your free time each week just to hear your voice.

    10. Be honest with me about what is happening for you. If you are stressed,
    having academic problems, need to vent, or whatever, I love you and will be
    there for you always. I will do all I can to help, even if it is just to listen
    to you rant.
     
  11. Christcorp

    Christcorp 10-Year Member

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    I've had 2 appointees/doolies who got a hold of me because they weren't sure they really wanted to stay at the academy. They were trying to get me to tell them that it was ok to quit. I told them the same thing I told both my son and daughter growing up.

    I don't believe in quitting. Everything has an end point or stopping point. Doesn't matter if it's football, baseball, a particular subject in school, martial arts, a job, college, or the academy. You see it through to an end point or stopping point.

    If you get on the football or baseball team and decide it's not for you, you don't quit. You finish out the season. If you still don't want to be on the team again next season, that's fine. But you don't quit in the middle. Same with the academy. If after basic training, you still don't want the academy, then you can consider quitting. But not in the middle of it. If you make it through and during the semester you don't think it's for you, then you finish the semester. You don't quit in the middle of it.

    In life, it's not all about YOU. Others rely on you. You have responsibilities. Even in a job. If you don't like it, you don't walk in and quit. You find a natural stopping point. After a project you're working on; after the job you were doing; X amount of weeks for the business to look for a replacement; etc.

    This is called integrity and ethics. Once you start quitting, it becomes habit forming. It becomes easier in the future to quit again. But sticking it out to a natural end point builds character. It builds work ethics. It makes you a responsible person. Plus, many times by sticking it out, you also realize that maybe it's not quite as bad as you thought. Maybe, you'll change your mind and decide to stay. If not, and you still want to leave, at least you can walk out with your self esteem realizing you gave it an honest try.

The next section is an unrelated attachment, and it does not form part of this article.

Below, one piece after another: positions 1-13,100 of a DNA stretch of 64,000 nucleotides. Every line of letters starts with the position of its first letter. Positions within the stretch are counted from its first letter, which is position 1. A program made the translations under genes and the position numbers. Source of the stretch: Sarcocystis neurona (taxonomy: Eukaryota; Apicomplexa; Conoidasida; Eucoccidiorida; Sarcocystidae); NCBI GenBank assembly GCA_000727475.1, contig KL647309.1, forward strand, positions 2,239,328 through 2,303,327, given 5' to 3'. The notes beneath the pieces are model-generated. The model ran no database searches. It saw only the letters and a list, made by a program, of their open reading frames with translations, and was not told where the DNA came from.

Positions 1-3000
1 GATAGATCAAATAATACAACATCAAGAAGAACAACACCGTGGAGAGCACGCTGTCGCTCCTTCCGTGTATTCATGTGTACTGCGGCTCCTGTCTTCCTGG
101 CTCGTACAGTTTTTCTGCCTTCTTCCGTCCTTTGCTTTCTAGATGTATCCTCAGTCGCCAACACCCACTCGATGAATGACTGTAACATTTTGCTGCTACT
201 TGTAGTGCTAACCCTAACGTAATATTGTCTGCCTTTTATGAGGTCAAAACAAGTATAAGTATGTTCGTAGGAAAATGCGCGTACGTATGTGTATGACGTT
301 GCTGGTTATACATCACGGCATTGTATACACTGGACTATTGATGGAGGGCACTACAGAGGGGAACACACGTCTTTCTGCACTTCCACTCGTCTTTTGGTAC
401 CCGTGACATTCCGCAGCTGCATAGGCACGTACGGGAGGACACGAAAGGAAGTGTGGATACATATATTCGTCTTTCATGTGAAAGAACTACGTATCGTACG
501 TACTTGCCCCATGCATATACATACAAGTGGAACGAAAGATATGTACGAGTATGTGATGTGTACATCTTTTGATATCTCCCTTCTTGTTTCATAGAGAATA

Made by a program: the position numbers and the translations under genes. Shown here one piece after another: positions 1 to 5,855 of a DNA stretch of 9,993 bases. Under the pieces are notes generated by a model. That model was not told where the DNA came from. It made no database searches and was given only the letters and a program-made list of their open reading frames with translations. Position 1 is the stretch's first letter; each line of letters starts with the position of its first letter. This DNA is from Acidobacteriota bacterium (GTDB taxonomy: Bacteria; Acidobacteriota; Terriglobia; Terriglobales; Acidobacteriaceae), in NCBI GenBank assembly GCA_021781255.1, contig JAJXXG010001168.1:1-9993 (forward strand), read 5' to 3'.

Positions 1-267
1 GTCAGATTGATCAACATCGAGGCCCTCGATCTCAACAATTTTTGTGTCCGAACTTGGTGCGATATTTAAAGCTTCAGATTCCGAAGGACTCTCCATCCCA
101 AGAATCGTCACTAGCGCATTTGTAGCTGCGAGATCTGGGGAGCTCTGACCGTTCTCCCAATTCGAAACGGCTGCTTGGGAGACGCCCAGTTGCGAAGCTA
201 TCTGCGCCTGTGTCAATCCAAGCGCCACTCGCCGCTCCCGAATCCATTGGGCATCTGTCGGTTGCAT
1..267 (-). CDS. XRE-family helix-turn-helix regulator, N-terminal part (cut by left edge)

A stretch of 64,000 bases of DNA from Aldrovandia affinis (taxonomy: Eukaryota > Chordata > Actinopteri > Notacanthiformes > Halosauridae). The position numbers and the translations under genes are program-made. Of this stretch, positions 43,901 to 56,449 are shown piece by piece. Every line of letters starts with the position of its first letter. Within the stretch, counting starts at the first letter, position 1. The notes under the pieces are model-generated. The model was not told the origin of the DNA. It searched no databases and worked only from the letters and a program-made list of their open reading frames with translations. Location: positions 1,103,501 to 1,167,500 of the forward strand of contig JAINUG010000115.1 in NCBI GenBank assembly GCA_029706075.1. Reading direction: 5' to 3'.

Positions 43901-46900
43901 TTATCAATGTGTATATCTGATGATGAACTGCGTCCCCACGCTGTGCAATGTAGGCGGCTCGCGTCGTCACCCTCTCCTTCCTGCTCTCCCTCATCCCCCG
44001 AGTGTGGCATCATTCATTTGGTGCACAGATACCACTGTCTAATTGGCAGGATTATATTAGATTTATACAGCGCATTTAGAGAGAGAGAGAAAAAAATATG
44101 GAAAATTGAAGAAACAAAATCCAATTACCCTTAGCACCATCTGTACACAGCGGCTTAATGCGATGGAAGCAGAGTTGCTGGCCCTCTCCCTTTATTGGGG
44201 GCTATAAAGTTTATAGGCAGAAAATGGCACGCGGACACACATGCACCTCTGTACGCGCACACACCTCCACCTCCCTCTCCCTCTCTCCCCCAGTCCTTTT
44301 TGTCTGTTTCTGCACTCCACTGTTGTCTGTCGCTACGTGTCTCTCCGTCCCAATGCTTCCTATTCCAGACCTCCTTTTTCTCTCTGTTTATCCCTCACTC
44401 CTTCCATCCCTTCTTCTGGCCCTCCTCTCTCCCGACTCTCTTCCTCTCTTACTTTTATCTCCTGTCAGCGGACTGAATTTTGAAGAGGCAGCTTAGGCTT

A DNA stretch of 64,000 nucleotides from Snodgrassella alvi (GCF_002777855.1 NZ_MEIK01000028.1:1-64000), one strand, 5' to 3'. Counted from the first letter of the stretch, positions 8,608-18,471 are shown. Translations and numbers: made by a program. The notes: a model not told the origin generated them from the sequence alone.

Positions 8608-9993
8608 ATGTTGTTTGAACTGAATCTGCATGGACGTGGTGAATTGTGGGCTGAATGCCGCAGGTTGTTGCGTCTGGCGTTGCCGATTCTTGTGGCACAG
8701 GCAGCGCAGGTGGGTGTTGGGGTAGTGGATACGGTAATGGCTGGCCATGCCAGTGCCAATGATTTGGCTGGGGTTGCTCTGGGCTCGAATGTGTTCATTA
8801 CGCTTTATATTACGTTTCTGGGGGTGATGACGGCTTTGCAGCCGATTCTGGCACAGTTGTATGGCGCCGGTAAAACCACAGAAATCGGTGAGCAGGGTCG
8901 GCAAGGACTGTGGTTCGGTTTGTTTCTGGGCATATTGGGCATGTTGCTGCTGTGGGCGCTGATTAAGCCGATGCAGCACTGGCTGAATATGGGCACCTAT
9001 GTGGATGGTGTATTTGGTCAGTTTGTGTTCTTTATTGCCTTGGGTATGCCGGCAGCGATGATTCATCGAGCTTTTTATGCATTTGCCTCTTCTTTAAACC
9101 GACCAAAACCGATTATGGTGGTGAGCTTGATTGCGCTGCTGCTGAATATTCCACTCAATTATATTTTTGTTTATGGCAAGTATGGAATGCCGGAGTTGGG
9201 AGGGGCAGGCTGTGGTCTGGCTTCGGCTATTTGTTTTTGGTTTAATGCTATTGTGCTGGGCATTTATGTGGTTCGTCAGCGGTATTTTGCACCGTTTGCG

Anyway..... the academy will be very challenging. The military is even more challenging. It's not for everyone. But it's definitely not for quitters. If you decide to accept an appointment, you should realize how much respect the military has for you to give you this opportunity. You owe them at least that much respect to see it through basic training, and then at least one semester of academics.

    Some will disagree with me. That's ok. I won't change my position on this. I spent 20 years in the Air Force and have seen many young men and women follow in after me. I've also worked a number of companies after retiring from the Air Force. I know what it looks like to be around people who have gotten "use" to quitting.

    Best of luck to all those appointees entering but in a couple weeks.
     
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  12. Christcorp

    Christcorp 10-Year Member

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    Bump

    With only a few days left before BCT, I wanted to bump this back to the top. I'm hoping any appointees getting a little nervous about their new adventure, read this.

    In the year of applying to the academy, the applicants seem so sure of themselves. Parents see it as a natural progression they are going through. But about the first of JUNE; IT STARTS TO BECOME REAL!!!!! Appointees start second guessing. Parents start second guessing. Everyone gets so stressed out.

    My family is a military family. My son and daughter were born on military bases in 2 different countries. As a military family, we are VERY CLOSE. We learned to be each other's BEST FRIENDS. We only live 2 hours from the air force academy. So when the day came for "I-Day" we DROVE our son to the academy. Him, his older sister, me and momma. For 2 HOURS..... It was the QUIETEST day in our family's history. Not a word was spoken. We got there, had a little bit to each, got in the processing line, as soon as we hit the DMZ (Where the appointee continues on, but no one else can) we could only watch until he got on the bus to go to the cadet area. And the rest is HISTORY.

    I bring this up because; even as a MILITARY FAMILY, where my son was a BRAT for 10 years and my daughter for 13 years, even WE had a very difficult and emotional time. Maybe because as a family we did EVERYTHING TOGETHER, and now our son was doing something we couldn't be directly part of. Maybe that was it. I was definitely the most excited. But I remember basic training and the next 20 years. My son had his doubts. His sister had her doubts. Mom definitely had her doubts. But once they searched deep down, they knew why it was like it was. All was good.

    So appointees; hang in there. You are going to start one HELL of an Emotional Roller Coaster Ride. Parents...... Don't Over React to the situation. And don't panic when your son or daughter sends home letters that don't sound like "Summer Camp". They will be safe. And if they graduate BCT, you are going to notice a growth and maturity in those 6+ weeks when you see them; that most college kids take YEARS to develop.